Last 2 and 3 October, the Mayor of Gwangju and co-chair of the UCLG Committee on Social Inclusion, Participatory Democracy and Human Rights, Dr. Yoon Jang Hyeon, attended a “Regional Consultation Meeting to create draft guidelines on the effective implementation of the Right to participate in public affairs” as representative of Local Governments. Held in Bangkok, the meeting was convened by the United Nations High Commissioner for Human Rights as one of the regional consultations aimed at discussing the guidelines to be presented further to UN Human Rights Council.
A regional meeting to contribute to UN guidelines on the right to participate
On behalf of UN Human Rights Council (Resolution 33/22 on Equal participation in political and public affairs), the UN Office of the High Commissioner on Human Rights is currently organizing several multi-stakeholder sessions in different regions of the world to draft guidelines on the effective implementation on the Right to participate in public affairs. In that regard, the Mayor of Gwangju and co-chair of the UCLG Committee on Social Inclusion, Participatory Democracy and Human Rights, Dr. Yoon Jang Hyeon was invited to the Asian consultation meeting to bring the experience and vision of the Gwangju Metropolitan Government and the Korean cities to the debates.
The meeting, held in Bangkok, gathered delegates from the UN Human Rights system, civil society representatives such as Ahmed Rifai, from Kota Kita Foundation and the Global Platform for the Right to the City, as well as national Human Rights Commissions. In his intervention as a keynote speaker, Mayor Yoon’s referred to “Various forms and levels of participation, including emerging ones” and focused on identifying relevant experiences ensuring meaningful participation.
Advancing Human Rights and citizen participation agendas jointly
Both as a representative of the Gwangju Metropolitan City and our Committee, Mayor Yoon noted how “the role of local governments as a human rights protector is getting more attention along with direct democracy” due to the fact that “local governments are better exposed to local population in wide areas of public service”.
Considering the advance of human rights in Asia, Mayor Yoon recalled how “Gwangju citizens sacrificed to begin the march toward democracy in Korea (1980), and that Korean citizens staged the peaceful candlelight rallies to achieve higher levels of direct democracy (2016)”, all of which led to a recent “broadening and strengthening of direct democracy”.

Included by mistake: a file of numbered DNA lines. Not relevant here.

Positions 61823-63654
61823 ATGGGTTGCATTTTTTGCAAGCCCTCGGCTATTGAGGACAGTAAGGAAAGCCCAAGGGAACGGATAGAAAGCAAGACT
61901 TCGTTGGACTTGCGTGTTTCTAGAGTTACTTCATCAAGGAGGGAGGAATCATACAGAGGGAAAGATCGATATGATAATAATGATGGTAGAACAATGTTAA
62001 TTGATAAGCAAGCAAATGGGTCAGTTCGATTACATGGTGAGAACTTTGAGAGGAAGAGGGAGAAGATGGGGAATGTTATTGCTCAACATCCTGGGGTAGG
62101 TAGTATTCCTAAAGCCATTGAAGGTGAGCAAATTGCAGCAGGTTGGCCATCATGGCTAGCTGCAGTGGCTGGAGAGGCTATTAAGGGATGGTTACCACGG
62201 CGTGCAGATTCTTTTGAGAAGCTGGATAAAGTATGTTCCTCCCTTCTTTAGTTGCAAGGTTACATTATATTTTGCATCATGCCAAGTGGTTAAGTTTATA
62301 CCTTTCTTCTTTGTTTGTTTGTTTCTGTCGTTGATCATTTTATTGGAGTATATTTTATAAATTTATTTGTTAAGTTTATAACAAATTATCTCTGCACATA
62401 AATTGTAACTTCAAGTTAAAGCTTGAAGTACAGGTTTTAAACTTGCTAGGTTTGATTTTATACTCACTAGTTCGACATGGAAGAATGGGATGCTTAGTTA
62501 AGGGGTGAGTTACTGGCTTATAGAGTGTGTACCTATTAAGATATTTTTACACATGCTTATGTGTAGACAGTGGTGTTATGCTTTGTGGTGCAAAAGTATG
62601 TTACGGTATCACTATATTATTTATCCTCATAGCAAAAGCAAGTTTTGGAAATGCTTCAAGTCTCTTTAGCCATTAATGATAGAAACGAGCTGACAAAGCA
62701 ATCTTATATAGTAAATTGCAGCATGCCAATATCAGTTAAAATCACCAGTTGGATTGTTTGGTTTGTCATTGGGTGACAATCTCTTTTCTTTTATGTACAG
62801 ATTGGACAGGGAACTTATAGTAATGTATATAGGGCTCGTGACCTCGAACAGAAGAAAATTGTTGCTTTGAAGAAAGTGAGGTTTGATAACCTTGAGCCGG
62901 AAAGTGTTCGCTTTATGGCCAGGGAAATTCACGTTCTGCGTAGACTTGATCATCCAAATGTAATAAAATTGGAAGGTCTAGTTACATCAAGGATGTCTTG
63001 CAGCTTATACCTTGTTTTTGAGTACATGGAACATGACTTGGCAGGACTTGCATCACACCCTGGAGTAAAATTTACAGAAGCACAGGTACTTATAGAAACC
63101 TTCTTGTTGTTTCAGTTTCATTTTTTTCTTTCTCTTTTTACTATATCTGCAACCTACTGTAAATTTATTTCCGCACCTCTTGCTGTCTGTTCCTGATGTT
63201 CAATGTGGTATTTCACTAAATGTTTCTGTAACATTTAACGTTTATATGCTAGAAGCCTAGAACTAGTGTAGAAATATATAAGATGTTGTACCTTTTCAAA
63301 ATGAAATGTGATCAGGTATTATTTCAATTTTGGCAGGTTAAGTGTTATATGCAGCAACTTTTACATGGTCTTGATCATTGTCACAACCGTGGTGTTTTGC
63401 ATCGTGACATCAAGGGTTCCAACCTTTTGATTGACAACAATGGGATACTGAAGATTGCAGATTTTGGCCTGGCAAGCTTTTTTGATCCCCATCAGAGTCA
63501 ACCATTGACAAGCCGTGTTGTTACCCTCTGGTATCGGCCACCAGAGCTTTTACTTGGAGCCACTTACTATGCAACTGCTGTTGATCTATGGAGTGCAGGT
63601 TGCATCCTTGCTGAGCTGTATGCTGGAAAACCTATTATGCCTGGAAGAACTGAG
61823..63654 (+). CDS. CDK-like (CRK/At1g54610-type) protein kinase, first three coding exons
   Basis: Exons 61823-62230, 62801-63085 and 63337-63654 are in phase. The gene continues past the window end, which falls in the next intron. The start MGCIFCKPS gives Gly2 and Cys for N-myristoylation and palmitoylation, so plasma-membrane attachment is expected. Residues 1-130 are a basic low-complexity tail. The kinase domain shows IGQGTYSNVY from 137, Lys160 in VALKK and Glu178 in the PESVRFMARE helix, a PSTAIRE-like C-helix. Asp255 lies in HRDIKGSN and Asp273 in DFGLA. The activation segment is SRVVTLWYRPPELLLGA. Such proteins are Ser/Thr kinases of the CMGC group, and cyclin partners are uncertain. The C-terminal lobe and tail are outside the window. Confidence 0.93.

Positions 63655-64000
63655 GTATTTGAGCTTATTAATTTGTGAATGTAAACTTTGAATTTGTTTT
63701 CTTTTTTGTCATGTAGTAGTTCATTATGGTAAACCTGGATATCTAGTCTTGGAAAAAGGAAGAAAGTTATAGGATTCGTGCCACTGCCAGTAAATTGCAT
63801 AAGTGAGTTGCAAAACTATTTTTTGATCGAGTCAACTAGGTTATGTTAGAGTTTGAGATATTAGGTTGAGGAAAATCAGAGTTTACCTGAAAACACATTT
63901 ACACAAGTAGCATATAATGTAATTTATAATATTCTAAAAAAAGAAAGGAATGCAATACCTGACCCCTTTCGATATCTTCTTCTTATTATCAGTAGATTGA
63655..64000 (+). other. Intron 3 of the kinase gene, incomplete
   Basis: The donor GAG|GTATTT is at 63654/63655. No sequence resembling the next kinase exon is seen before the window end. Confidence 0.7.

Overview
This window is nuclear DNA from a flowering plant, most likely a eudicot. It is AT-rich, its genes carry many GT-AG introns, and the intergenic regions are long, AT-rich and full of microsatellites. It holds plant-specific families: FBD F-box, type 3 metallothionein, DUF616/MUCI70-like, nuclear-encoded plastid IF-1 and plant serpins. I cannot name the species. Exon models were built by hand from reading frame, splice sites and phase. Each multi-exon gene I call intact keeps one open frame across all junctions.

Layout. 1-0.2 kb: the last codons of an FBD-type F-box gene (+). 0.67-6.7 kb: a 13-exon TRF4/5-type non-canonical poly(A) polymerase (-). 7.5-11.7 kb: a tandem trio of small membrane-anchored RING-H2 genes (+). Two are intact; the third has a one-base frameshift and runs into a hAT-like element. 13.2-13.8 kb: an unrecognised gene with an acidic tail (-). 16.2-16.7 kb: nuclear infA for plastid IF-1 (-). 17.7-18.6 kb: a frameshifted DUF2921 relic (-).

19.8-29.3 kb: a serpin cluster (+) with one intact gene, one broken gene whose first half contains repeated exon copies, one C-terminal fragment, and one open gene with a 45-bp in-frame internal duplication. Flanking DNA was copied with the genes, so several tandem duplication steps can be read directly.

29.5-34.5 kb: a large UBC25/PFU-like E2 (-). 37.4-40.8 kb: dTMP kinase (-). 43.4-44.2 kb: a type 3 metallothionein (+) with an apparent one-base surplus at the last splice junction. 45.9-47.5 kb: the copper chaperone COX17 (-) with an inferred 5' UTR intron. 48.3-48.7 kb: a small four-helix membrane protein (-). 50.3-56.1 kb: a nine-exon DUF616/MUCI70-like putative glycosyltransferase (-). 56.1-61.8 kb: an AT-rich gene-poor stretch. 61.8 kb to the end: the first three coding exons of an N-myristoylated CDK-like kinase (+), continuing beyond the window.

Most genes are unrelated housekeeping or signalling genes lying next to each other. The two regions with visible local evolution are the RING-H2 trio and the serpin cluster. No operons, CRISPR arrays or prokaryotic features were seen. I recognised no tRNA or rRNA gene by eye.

Mayor Yoon shared how Gwangju is “promoting democratic governance with civil society participation beyond the level of consultation”, strengthening citizens role in policy and decision-making processes through tools such as a Citizens Assembly gathering representatives of the city hall, the city council and citizens to discuss the implementation of policies proposed by citizens. That is also the case of initiatives of Gwangju’s villages that deal with participatory budgeting and facilitate the social inclusion of marginalized groups in policy monitoring and implementation.
Mayor Yoon also noted the case of online policy platforms to strengthen direct democracy mechanisms. In that regard, he recalled how “we are still learning and expanding” and that “Gwangju City is planning to sign a policy-sharing agreement with Madrid which is successfully operating an online platform called Decide Madrid”.
To that regard, Mayor Yoon finally recalled the importance of putting the participation in the framework of Human Rights. In that perspective, he referred to the celebration of World Human Rights Cities Forum, whose 7thedition took place in Gwangju only a couple of weeks ago around the issue of participation, with 1500 participants from 68 different cities. He also noted that “next year, we are planning to launch an Asian Human Rights Cities Network in collaboration with UCLG Committee on Social Inclusion, Participatory Democracy and Human Rights.